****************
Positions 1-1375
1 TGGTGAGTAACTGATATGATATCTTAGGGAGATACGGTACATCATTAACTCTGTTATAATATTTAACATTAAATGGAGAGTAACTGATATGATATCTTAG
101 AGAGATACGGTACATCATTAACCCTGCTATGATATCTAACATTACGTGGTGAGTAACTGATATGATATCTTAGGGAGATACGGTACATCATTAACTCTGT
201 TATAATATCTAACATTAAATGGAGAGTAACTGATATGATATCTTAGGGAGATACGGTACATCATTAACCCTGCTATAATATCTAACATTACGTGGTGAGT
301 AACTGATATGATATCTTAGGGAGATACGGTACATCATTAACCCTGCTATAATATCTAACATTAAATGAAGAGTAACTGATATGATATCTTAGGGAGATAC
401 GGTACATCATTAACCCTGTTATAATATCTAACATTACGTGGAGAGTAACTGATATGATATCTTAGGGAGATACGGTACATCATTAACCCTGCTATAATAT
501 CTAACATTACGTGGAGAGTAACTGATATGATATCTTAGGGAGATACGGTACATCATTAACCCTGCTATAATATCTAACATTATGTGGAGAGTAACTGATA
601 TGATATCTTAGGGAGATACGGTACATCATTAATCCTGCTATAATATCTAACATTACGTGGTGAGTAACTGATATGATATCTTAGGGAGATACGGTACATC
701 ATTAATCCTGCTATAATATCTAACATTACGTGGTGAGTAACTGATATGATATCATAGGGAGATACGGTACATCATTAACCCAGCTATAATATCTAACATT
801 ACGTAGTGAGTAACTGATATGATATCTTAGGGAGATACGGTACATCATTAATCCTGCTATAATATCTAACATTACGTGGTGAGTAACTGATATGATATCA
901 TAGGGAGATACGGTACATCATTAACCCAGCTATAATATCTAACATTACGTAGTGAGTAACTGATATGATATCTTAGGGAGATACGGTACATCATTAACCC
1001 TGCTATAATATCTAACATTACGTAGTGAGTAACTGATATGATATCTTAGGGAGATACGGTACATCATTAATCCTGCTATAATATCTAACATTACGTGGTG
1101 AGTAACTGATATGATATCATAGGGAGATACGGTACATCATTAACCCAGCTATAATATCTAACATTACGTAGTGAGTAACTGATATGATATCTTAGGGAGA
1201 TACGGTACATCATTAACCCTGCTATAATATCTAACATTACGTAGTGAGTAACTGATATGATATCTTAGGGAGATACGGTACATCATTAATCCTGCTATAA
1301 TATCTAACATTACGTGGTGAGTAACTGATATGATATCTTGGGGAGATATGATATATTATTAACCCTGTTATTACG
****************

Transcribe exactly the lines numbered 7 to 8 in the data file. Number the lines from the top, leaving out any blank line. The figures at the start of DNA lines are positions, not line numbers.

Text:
501 CTAACATTACGTGGAGAGTAACTGATATGATATCTTAGGGAGATACGGTACATCATTAACCCTGCTATAATATCTAACATTATGTGGAGAGTAACTGATA
601 TGATATCTTAGGGAGATACGGTACATCATTAATCCTGCTATAATATCTAACATTACGTGGTGAGTAACTGATATGATATCTTAGGGAGATACGGTACATC